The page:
The country’s Debt to GDP ratio reaches 41.38 percent
KATHMANDU, Jan 2: Nepal’s public debt to Gross Domestic Product (GDP) ratio has reached 41.38 percent as of the first quarter end of the current fiscal year.
The first quarterly report released by the Public Debt Management Office (PDMO) shows that the country’s outstanding debt has reached Rs 2.078 trillion by mid-October. The government records show that the government borrowing increased by Rs 228 billion during six months’ period starting from mid-April 2022.
According to the PDMO, the country’s GDP reached Rs 4.851 trillion during the review period. Based on the GDP figure and the total debt amount, the country’s debt to GDP ratio stood at 41.38 percent. Out of the figure, 21.64 percentage points was external debt, while the remaining 19.73 percentage points was domestic borrowing.
In the first three months of the current fiscal year, the government took debt of Rs 247 billion from abroad. During the review period, the government did not take any domestic borrowing. Likewise, the government paid back principle and interest amount of Rs 5.84 billion of the external loans and Rs 29.83 billion domestic loans.
Hira Neupane, information officer of the PDMO, said the government is facing a huge financial burden due to the domestic loans, particularly because of a surge in interest rate. According to him, the government needs to pay huge interest rates while issuing treasury bills and bonds.
Getting the privilege of the underdeveloped country, Nepal has been receiving concessional loans from the donor agencies while the external loans are considered. On an average, Nepal pays an interest rate of up to one percent in such foreign loans.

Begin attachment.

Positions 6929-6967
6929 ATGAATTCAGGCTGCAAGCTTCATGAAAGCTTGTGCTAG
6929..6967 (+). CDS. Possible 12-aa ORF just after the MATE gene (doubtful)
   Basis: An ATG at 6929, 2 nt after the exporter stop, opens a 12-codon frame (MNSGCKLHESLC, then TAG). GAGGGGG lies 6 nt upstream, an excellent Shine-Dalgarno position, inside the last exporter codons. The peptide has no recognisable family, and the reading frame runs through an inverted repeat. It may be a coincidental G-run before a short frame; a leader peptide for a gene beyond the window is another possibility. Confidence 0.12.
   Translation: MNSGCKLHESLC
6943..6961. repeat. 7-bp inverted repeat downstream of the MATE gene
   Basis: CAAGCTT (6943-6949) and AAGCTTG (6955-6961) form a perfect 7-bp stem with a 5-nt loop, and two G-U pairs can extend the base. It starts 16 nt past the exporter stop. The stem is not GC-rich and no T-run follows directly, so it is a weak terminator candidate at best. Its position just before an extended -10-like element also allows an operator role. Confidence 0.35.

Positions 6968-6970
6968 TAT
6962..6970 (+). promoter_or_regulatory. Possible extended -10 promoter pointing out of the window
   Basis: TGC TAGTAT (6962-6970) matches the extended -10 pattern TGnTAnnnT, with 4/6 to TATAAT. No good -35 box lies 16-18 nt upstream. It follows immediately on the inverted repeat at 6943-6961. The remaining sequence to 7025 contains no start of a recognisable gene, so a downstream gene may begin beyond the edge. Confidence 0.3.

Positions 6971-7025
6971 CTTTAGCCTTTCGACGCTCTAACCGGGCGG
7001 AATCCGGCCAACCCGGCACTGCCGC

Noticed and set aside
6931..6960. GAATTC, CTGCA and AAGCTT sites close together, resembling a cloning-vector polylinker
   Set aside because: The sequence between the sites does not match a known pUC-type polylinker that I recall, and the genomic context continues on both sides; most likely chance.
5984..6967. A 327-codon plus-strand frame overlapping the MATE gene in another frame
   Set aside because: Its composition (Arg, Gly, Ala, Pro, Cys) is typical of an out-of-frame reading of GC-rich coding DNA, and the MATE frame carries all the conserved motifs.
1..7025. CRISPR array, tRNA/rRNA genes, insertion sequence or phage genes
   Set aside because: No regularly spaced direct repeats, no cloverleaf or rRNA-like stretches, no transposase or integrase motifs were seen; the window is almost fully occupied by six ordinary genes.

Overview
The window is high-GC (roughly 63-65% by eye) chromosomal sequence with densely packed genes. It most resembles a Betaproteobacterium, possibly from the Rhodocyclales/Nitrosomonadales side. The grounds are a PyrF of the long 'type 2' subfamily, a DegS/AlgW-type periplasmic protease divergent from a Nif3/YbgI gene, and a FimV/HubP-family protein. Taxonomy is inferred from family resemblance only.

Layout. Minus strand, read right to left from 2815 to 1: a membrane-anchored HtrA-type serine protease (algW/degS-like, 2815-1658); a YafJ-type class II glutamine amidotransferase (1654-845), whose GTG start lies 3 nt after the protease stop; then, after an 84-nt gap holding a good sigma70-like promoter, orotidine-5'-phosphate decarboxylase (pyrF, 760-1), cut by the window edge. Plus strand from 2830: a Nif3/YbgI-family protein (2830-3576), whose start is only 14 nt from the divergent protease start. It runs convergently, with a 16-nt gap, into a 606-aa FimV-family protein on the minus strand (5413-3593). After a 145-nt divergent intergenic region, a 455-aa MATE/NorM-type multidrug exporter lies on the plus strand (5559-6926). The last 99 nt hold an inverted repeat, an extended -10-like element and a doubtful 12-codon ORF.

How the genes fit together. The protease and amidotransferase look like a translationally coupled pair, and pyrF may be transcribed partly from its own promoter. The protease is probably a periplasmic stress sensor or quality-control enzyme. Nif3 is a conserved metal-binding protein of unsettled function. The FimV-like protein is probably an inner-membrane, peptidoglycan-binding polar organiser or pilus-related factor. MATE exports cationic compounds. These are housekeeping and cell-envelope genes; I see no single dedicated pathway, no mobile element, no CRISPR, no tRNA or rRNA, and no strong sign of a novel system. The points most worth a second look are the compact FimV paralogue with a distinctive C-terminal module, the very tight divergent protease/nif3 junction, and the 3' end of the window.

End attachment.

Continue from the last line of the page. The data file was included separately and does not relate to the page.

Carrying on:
Neupane said the financial liability on the external loans is affected mainly due to the fluctuation in the price of the US dollar. “As the exchange rate of the US dollar surged by a notable amount during the review period, Nepal had to settle additional Rs 5.52 billion as a payment for its outstanding dues,” he said.
The PDMO records show that the amount of public debt as of mid-October declined by 0.27 percent when compared with the amount of mid-July. However, the rise in interest rate and depreciation of domestic currency adversely affected the country’s financial position in terms of interest and loans repayment. During the review period, the Nepalese currency weakened from Rs 128.11 to Rs 132.07 per dollar, shows the records with Nepal Rastra Bank (NRB).
According to analysts, Nepal is still in a comfortable position to absorb more debt. “However, surging loans will have higher economic cost to the country as we have to repay the loans in the long term by diverting the funds which are supposed to be invested in productive sectors,” said Prakash Kumar Shrestha, chief of economic research department at the NRB.